• Attention should be given to multiplicity issues in systematic reviews.

    17 November 2017

    OBJECTIVE: The objective of this paper is to describe the problem of multiple comparisons in systematic reviews and to provide some guidelines on how to deal with it in practice. STUDY DESIGN AND SETTING: We describe common reasons for multiplicity in systematic reviews, and present some examples. We provide guidance on how to deal with multiplicity when it is unavoidable. RESULTS: We identified six common reasons for multiplicity in systematic reviews: multiple outcomes, multiple groups, multiple time points, multiple effect measures, subgroup analyses, and multiple looks at accumulating data. The existing methods to deal with multiplicity in single trials can not always be applied in systematic reviews. CONCLUSION: There is no simple and completely satisfactory solution to the problem of multiple comparisons in systematic reviews. More research is required to develop multiple comparison procedures for use in systematic reviews. Authors and consumers of systematic reviews should give serious attention to multiplicity in systematic reviews when presenting, interpreting and using the results of these reports.

  • International activity in the Cochrane Collaboration with particular reference to India.

    17 November 2017

    The Cochrane Collaboration is the world's largest organization dedicated to preparing, maintaining and promoting the accessibility of systematic reviews of the effects of healthcare interventions. It is an international organization with participants in more than 100 countries. Since the year 2000, a periodic audit has been done to count the number of active members in Cochrane Review Groups, categorized by the countries in which these people are based. At the beginning of 2007, there were more than 15 800 people involved, an increase from about 5500 in 2000. The South Asian Cochrane Network was formed in 2005 to raise awareness about the Cochrane Collaboration and evidence-based practice in South Asia, support review authors and contributors from countries within the region, promote access to The Cochrane Library and advocate high quality research in South Asia. The growth of activity in India has been dramatic, particularly authors of Cochrane reviews and protocols--from just 19 (with 11 authors) in 2000 to 126 (with 78 authors) in 2007. Increasing the uptake of relevant and reliable evidence in healthcare decisions in India and the South Asian region forms the core of the network's strategic plan. The continued growth of contributors from India and South Asia will help ensure that decisions regarding healthcare in the region are informed by reliable and relevant evidence.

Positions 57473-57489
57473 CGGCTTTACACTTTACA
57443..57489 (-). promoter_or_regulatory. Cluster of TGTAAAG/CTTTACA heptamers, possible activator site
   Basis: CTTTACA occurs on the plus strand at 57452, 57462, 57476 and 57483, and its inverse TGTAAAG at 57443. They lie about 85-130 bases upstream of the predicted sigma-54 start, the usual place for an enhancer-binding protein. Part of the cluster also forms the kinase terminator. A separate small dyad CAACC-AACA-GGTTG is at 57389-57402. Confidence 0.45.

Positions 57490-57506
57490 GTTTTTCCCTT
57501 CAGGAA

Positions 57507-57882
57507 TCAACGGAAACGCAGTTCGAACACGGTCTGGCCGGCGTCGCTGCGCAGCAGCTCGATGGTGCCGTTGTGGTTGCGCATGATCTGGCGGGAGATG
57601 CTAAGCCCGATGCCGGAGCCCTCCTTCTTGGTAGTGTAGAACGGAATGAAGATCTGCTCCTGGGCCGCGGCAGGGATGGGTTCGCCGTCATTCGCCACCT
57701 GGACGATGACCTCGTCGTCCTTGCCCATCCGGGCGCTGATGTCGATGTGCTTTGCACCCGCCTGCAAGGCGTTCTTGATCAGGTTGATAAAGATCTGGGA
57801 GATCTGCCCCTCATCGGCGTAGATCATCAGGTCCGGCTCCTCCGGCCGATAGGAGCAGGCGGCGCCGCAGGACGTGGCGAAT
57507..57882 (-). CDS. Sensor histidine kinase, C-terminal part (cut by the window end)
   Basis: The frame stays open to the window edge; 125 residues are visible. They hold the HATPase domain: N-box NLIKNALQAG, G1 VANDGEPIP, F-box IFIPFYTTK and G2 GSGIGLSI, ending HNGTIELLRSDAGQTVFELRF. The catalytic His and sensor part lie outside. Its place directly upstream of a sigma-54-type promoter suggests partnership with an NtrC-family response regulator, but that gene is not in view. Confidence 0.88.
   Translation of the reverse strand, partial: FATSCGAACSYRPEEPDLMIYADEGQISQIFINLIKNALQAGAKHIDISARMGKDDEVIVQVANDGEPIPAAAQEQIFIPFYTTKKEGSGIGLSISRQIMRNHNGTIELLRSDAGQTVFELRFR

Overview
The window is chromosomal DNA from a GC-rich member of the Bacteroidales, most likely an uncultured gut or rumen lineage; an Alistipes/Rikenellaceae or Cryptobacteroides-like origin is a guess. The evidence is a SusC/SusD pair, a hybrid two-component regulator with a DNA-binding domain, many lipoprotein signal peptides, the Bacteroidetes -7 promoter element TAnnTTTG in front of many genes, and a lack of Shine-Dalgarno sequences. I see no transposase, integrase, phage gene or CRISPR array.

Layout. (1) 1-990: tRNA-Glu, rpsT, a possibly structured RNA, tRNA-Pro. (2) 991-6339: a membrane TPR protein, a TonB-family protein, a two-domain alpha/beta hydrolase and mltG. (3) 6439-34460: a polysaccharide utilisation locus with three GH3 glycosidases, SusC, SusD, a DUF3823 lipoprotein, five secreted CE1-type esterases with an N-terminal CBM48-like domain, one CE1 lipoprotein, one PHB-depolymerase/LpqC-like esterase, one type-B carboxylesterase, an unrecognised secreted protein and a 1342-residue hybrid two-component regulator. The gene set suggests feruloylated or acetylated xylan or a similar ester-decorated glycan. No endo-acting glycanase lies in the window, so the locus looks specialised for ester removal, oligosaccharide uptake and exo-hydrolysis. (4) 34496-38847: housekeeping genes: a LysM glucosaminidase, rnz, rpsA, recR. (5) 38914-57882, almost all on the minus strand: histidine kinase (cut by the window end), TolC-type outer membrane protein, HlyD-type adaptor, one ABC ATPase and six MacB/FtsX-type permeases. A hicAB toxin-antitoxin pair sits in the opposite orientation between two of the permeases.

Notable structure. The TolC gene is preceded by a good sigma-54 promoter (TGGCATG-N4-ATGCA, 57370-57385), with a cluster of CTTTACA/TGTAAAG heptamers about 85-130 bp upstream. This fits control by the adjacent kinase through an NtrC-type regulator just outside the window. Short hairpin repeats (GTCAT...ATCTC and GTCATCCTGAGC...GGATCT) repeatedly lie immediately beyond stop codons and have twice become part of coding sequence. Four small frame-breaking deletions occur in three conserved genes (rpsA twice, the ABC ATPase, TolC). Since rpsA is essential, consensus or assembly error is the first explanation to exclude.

• Supervisor assessment of clinical and professional competence of medical trainees: a reliability study using workplace data and a focused analytical literature review.

    17 November 2017

    Even though rater-based judgements of clinical competence are widely used, they are context sensitive and vary between individuals and institutions. To deal adequately with rater-judgement unreliability, evaluating the reliability of workplace rater-based assessments in the local context is essential. Using such an approach, the primary intention of this study was to identify the trainee score variation around supervisor ratings, identify sampling number needs of workplace assessments for certification of competence and position the findings within the known literature. This reliability study of workplace-based supervisors' assessments of trainees has a rater-nested-within-trainee design. Score variation attributable to the trainee for each competency item assessed (variance component) were estimated by the minimum-norm quadratic unbiased estimator. Score variance was used to estimate the number needed for a reliability value of 0.80. The trainee score variance for each of 14 competency items varied between 2.3% for emergency skills to 35.6% for communication skills, with an average for all competency items of 20.3%; the "Overall rating" competency item trainee variance was 28.8%. These variance components translated into 169, 7, 17 and 28 assessments needed for a reliability of 0.80, respectively. Most variation in assessment scores was due to measurement error, ranging from 97.7% for emergency skills to 63.4% for communication skills. Similar results have been demonstrated in previously published studies. In summary, overall supervisors' workplace based assessments have poor reliability and are not suitable for use in certification processes in their current form. The marked variation in the supervisors' reliability in assessing different competencies indicates that supervisors may be able to assess some with acceptable reproducibility; in this case communication and possibly overall competence. However, any continued use of this format for assessment of trainee competencies necessitates the identification of what supervisors in different institutions can reliably assess rather than continuing to impose false expectations from unreliable assessments.

  • Systematic review of reviews of risk factors for intracranial aneurysms.

    17 November 2017